Dar and Doswells demands for detail deliberately derailed during debate.
Stop me if you’ve heard this one before: a couple of councillors walk into a scrutiny committee meeting and say to the chair/officers “I’d like some answers please…”
But it’s no joke when elected members can’t get straight answers.
Today at a special (but also very ordinary) meeting of the Communities and Equalities Scrutiny Committee (1) Cllr Majid Dar (Labour, Ancoats and Beswick) wanted to know a straightforward thing: what the Council’s response to a letter, signed by 50 homelessness organisations, about the Council’s proposal to bring in a “Public Spaces ‘Protection’ Order” (PSPO). He wasn’t given a straight answer, or even the promise of one, from the relevant officer. Plus ca change.
Then, at the death of the meeting, after various recommendations had been made, Cllr Jade Doswell (Labour, Fallowfield) wanted a straightforward answer. She had earlier asked why the new powers were needed, since the existing ones seemed perfectly adequate (no real answer to that). Now, at the end, she wanted to know if the very existence of the PSPO – which is due to run for three years – might be up for discussion when it is reviewed in six months (and there’s ANOTHER story there about how long six months is).
This time it was the chair of the committee who gave an answer worthy of Sir Humphrey Appleby. (the exchanges can be seen on the webcast here).
Democracy in Manchester is as sick as a parrot (a Norwegian Blue, since you ask). The committee which met today had NO members from any party other than Labour, and no co-opted members of the public who might be able to provide a counter-weight. This close to local elections, you can’t expect ‘awkward squad’ politicians from Labour to ask searching questions of Executive Members (though there was a highly entertaining tussle at one point, about a side conversation being had when it shouldn’t have been.)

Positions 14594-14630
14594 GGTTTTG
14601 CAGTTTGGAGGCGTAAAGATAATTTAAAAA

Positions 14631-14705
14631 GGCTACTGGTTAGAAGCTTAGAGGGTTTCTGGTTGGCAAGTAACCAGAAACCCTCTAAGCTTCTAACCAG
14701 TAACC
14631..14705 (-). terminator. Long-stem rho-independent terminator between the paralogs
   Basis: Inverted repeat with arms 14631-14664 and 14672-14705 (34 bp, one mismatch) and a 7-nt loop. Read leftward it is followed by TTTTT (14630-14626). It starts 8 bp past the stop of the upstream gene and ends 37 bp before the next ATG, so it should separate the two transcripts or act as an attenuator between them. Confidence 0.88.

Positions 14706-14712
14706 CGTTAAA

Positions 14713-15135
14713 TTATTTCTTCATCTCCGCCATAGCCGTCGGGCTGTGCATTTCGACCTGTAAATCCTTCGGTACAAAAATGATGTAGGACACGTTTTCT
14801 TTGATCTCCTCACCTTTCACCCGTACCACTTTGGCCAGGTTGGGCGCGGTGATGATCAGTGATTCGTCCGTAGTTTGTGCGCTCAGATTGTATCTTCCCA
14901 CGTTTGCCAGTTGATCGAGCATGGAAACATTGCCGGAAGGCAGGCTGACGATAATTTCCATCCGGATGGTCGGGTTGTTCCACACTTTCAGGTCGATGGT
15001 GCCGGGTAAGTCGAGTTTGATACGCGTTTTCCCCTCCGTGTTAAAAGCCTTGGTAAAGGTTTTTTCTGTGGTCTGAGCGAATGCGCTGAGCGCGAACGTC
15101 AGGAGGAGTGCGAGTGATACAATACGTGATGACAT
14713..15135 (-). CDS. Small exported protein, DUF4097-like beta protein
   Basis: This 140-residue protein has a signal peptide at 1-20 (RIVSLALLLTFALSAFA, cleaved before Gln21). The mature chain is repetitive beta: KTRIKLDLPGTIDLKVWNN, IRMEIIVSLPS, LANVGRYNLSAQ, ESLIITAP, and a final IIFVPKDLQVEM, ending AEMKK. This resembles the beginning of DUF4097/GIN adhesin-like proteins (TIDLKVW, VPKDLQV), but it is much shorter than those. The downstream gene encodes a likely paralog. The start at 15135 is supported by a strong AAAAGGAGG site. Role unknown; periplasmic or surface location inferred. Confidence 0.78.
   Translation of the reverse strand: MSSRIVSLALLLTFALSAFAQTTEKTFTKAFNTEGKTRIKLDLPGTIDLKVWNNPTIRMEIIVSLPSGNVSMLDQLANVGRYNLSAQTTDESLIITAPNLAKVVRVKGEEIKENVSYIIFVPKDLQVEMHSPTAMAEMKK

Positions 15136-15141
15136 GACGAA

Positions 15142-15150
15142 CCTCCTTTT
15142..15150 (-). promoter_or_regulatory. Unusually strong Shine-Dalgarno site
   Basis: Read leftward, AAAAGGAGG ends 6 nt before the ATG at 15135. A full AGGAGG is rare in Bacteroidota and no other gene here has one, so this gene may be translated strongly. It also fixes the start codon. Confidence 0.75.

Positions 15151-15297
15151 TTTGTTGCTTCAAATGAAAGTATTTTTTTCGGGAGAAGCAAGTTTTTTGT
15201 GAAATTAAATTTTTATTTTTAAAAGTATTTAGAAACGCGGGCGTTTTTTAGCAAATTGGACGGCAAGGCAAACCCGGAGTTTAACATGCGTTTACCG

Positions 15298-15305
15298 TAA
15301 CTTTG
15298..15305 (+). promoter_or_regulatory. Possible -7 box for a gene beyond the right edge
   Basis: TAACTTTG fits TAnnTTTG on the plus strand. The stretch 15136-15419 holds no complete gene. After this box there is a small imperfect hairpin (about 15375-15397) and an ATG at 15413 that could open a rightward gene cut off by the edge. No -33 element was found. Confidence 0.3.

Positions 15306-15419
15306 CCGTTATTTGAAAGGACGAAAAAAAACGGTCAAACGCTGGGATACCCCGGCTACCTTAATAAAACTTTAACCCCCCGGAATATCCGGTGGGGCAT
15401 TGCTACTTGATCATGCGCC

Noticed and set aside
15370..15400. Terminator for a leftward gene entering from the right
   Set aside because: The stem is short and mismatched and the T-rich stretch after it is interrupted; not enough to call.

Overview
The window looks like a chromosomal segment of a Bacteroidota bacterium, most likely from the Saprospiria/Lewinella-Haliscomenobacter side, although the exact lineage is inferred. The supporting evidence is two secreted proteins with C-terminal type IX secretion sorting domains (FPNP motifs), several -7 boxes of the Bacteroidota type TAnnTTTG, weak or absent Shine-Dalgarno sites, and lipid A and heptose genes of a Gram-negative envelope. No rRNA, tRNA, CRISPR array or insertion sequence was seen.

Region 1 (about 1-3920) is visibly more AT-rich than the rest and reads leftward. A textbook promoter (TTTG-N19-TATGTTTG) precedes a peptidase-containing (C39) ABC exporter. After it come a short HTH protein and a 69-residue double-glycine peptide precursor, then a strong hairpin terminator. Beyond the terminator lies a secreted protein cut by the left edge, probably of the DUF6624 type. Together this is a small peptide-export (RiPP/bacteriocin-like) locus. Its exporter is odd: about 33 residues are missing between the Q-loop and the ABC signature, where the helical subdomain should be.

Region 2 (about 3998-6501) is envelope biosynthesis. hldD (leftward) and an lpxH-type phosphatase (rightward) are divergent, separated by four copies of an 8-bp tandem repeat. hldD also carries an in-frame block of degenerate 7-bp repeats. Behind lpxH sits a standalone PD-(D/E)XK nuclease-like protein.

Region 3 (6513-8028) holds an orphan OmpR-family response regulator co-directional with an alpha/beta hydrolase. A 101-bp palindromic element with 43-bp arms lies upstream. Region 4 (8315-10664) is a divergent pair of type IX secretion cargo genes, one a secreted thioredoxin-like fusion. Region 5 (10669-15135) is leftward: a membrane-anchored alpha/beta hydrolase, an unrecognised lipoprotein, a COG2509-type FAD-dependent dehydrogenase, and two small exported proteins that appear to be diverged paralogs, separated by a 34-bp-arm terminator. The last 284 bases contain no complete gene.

Why are you reading about this on a climate change website? Well, this issue – whether the Council has additional powers to police protests (oh, but they’d never USE those power – course not), and to wave a big stick over vulnerable people – is not a climate change issue. But the questions being asked by the aforementioned councillors (and others) were typical. They were often the right questions, framed well.
And, as we have seen so often when the question of climate change is on the agenda, they were almost always not answered.
To return to the opening alliteration, it was a damnably depressing display.
Two things are clear.
1) when we see Councillors trying to scrutinise and failing to get a satisfactory answer, citizens should back them up by putting the question forward as a Freedom of Information Act request. Yes, 20 working days, additional work for officers, but if they answer the questions during scrutiny which (checks notes) they are supposed to, then life wouldn’t have to be this way.
2) if we are going to get anywhere on climate policy, we need a seventh scrutiny committee. There is a petition which anyone who lives, works or studies in Manchester can sign. We are running a signature blitz from Friday 20th to Monday 23rd March, and we would really like your help – please email us on email@example.com
(1) Communities and Equalities is one of the six scrutiny committees. You can learn more about how the Council works by reading the recent CEM report “MCC and Climate Change for beginners.”
Author of this blog post, as if you could not tell from the largely uncontrolled and toxic snark, is Dr Marc Hudson. Have at ye, varlet.